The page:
Onwards onto the little tray, which must be rocked and tilted so that the ball can pass by a scattering of studs. Another easy task, designed to give the player a breather before the hoppers.

The hoppers. The ball sits on the lowest platform, and a tap of a button pops the ball up onto the next. And on the player must go, tapping the button so that the ball hops up and up and up. And the feel of that button is crucial. You know – I can feel it right now, in my mind’s eye, the muscle memory of exactly how hard I should tap that button. Not quite that much, but that much. Yes, that much. No harder than that. And then something goes wrong. You didn’t tap hard enough, and the ball doesn’t fly. You go harder, but your measure is off now, and the ball flips out. This section is all about that memory of how hard that button needs tapped – and if you have no memory of it, it’s about quickly finding just how much force you should be using and sticking with it. Forever.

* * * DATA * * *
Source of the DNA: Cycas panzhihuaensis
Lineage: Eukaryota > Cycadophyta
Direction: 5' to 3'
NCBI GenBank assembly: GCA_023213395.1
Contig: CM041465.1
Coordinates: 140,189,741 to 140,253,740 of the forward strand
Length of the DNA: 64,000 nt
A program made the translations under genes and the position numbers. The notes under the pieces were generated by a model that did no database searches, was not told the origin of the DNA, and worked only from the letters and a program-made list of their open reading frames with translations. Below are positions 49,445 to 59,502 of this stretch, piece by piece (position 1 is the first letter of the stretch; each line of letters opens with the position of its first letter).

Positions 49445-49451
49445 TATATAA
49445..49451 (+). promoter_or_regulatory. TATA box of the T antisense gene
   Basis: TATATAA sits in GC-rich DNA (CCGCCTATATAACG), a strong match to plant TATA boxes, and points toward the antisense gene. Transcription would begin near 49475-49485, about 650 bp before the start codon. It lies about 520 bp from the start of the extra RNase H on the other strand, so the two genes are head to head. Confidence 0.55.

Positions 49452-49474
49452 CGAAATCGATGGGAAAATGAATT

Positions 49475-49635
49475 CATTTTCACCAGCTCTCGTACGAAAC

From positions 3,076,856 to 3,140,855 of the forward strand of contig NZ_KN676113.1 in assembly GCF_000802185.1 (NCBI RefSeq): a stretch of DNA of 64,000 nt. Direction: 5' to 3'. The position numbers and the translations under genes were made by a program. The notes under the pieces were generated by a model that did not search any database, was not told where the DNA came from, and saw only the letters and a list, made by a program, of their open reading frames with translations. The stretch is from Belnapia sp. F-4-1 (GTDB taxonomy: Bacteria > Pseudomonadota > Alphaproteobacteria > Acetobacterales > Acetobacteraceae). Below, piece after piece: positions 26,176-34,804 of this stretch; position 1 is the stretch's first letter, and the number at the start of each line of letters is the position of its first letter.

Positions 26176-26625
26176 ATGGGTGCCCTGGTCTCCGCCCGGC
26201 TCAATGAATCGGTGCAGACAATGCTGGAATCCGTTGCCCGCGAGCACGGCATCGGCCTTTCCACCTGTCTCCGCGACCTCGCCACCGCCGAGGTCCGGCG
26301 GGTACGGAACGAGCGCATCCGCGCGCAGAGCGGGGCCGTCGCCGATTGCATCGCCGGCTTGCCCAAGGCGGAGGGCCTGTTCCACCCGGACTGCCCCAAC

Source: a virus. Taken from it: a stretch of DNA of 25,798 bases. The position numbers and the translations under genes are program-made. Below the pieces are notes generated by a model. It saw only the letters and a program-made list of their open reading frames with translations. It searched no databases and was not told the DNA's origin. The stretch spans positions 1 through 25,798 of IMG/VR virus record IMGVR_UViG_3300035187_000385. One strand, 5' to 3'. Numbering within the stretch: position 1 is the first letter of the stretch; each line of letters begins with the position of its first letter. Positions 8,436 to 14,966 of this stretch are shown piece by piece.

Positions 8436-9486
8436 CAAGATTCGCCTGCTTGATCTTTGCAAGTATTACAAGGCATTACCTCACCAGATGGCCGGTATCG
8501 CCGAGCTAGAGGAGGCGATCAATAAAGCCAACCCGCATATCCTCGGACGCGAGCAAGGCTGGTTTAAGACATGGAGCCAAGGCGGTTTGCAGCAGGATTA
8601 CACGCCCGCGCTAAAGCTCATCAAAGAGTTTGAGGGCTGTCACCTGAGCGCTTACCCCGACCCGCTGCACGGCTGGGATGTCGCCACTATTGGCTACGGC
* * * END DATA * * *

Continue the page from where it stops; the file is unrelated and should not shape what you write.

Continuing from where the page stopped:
(It stands to reason that different editions of Screwball Scramble might call for different amounts of force and different subtleties of touch on the game’s controls. It’s something that might be worth testing, if anyone out there has different sets.)

The final leap of the hopper is through a hoop. And it’s easy to rattle off the hoop itself and out of the game. Players often pause for a moment before this leap, because for some reason this little move feels much more in the lap of the gods than most.

Once through the hoop, the ball is in the maze. The maze is an enclosed route, with one junction leading to a dead end. The maze is tilted to and fro so that the ball can carry through, and then the player has to make sure the ball doesn’t go all the way into the dead end and have to be tilted back out of there. There is no danger in this section other than the loss of time that can result from a ball being drawn into the dead end. It happens more often than you’d expect.